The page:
Much has already been accomplished in the areas of security, energy and trade
Mohammed bin Salman's visit to the United States reaffirms an old friendship
“We are the oldest ally of America in the Middle East”, Saudi Arabia’s Crown Prince Mohammed bin Salman told US president Donald Trump in the Oval Office on Tuesday. The relationship between Washington and Riyadh, founded on mutual respect and shared interests, has served their two nations – and the Middle East and the world at large – well. Yet, despite its depth, the friendship has known its moments of stress and strain, most recently and acutely during the presidency of Barack Obama. The first objective of the visit by Prince Mohammed to the US – the first in his official capacity – was to reaffirm the bond between the two countries. His reception in Washington, the first leg of his 20-day tour of the US, suggests this aim has been achieved. In the words of Mr Trump, the US-Saudi “relationship is probably the strongest it’s ever been”.
The two countries are bound by common interests in the areas of energy security and jobs: deepening cooperation on the former boosts the latter. On terrorism and the conflict in Yemen, they have a common position. A resolution in the US Senate to end Washington’s support for the Saudi-led campaign to restore Yemen’s legitimate government was defeated as Mr Trump held talks with Prince Mohammed. The two countries are united too on the need to contain Iran, which has sowed discord and spread terror in this region. As Mr Trump said in the presence of Prince Mohammed, “Iran has not been treating that part of the world well”. It appears Mr Trump may choose not to recertify the flawed Iran nuclear deal in May, a position Prince Mohammed will undoubtedly support. With the quartet of Saudi Arabia, the UAE, Egypt and Bahrain determined to maintain their boycott of Qatar, Mr Trump has branded Doha “a funder of terrorism at a very high level”.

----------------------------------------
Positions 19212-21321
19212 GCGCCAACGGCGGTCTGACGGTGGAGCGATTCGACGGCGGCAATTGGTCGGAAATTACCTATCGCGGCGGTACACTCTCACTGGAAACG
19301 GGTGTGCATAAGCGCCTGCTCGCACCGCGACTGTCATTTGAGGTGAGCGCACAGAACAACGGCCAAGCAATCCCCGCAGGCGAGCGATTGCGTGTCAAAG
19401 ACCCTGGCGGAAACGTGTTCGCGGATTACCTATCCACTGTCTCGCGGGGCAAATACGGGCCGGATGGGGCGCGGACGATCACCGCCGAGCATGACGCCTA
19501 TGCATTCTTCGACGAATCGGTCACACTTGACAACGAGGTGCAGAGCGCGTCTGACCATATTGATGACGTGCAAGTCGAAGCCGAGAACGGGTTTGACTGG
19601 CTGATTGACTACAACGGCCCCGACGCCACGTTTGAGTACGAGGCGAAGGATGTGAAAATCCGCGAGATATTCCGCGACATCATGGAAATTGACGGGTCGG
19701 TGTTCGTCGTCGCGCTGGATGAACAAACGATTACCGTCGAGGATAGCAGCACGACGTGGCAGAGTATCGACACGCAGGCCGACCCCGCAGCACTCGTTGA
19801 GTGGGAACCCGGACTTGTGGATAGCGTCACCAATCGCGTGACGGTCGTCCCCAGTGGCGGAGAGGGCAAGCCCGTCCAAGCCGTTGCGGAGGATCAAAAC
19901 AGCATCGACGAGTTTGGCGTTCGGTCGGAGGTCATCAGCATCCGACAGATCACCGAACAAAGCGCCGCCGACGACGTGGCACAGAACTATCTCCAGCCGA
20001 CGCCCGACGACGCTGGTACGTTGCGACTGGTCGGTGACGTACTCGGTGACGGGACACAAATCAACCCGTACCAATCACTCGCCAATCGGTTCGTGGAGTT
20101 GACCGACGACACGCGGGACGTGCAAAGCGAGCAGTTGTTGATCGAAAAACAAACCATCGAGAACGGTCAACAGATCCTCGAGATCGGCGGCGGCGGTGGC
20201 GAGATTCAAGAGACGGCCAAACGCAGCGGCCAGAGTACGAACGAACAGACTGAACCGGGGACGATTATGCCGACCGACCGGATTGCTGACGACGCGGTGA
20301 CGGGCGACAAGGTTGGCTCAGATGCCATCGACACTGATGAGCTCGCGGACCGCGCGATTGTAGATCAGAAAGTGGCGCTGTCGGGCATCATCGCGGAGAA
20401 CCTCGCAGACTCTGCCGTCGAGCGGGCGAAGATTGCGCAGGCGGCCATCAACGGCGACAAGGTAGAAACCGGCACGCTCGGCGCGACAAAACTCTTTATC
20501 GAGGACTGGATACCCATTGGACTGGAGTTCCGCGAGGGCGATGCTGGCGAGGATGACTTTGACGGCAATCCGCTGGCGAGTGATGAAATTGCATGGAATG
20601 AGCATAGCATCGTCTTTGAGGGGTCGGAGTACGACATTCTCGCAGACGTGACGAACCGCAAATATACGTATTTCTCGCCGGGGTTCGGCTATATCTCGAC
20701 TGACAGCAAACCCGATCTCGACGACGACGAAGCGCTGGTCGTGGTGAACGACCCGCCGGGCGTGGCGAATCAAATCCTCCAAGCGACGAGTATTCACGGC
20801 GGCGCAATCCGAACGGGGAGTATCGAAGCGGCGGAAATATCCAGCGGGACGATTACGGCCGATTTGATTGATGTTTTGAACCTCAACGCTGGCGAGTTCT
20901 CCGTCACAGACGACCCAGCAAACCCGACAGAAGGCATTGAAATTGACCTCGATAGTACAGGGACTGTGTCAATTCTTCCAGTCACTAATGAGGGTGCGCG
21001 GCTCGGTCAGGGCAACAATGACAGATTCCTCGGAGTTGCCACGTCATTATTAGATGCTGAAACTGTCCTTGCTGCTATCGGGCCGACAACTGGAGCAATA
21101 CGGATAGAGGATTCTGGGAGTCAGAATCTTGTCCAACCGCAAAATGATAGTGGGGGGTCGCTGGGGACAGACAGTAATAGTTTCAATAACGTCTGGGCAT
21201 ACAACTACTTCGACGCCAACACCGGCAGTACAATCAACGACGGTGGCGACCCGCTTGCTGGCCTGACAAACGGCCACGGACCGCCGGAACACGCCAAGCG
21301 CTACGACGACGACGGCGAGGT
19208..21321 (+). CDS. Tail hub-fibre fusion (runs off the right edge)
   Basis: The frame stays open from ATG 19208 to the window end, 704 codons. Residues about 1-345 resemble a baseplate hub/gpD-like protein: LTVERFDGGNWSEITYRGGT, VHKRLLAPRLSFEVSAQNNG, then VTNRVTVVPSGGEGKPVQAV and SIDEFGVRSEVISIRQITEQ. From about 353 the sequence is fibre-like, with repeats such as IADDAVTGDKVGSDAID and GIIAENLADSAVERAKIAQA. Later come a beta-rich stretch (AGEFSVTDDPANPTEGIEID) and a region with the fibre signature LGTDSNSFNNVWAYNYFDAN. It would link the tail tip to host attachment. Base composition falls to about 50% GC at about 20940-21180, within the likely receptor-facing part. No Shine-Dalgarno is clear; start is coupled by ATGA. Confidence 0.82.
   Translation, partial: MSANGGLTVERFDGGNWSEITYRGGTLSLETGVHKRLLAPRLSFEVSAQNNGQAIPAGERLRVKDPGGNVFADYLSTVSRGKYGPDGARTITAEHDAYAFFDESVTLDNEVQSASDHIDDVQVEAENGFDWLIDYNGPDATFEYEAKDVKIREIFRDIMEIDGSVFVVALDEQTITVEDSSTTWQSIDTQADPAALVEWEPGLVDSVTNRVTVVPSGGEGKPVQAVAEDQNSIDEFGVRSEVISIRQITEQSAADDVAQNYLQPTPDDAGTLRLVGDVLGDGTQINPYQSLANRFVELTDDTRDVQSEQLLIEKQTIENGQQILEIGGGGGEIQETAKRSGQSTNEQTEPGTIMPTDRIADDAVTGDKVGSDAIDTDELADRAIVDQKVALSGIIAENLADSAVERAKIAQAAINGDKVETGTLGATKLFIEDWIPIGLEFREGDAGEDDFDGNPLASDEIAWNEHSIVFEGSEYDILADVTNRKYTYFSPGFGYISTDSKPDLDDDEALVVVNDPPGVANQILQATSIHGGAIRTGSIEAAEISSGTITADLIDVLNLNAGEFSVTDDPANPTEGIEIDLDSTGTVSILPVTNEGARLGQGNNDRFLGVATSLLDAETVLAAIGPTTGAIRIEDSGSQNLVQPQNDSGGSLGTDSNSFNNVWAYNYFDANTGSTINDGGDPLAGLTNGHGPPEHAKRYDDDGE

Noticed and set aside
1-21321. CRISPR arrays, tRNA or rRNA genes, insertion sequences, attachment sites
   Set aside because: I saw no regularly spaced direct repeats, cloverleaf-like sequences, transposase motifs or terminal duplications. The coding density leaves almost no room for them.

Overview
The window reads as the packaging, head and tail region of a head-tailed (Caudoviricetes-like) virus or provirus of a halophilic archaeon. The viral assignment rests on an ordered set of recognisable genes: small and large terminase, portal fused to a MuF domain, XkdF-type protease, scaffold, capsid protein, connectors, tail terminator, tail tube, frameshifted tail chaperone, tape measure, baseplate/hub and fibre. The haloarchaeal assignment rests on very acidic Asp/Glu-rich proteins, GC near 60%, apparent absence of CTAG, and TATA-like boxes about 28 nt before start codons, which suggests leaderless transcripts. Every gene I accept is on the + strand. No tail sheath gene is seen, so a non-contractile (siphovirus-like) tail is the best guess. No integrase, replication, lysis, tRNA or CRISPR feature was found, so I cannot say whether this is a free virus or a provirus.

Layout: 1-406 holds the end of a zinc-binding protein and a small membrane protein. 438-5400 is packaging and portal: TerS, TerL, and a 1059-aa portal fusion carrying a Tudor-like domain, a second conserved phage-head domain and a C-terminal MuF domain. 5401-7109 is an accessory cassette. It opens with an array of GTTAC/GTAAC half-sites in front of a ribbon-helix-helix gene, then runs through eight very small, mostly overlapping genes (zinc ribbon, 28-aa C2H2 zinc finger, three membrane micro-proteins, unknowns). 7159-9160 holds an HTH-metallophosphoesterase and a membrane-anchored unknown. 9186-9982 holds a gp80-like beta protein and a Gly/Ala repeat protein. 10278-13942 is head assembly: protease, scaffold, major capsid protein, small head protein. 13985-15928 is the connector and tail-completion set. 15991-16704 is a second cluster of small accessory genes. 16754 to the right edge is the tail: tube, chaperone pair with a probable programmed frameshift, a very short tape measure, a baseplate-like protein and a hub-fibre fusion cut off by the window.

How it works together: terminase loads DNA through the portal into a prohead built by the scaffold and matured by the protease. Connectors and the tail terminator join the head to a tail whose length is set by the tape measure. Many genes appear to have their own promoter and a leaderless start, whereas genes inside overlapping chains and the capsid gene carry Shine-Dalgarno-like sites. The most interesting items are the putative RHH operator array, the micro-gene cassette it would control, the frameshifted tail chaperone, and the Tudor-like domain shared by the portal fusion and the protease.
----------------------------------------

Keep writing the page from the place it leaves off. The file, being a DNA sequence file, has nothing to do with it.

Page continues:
The lunch hosted by the US president in honour of his guest was attended by officials responsible for energy, security and trade: the three major priorities for both countries. Prince Mohammed’s push to modernise his nation’s economy and liberalise its society ever since he was elevated to his role last summer has earned him a reputation as a serious-minded reformer. His efforts have put Saudi Arabia’s full potential on display, and the world is eager to partner and do business with it. His Vision 2030 programme, a comprehensive plan to diversify the kingdom’s economy and transform the country, has sparked interest among international observers. During his visit, Prince Mohammed will meet with leaders of business as well as politics. The US-Saudi relationship is a historic one, built today on the three pillars of energy, security and trade. Under Mr Trump, it is likely to strengthen further.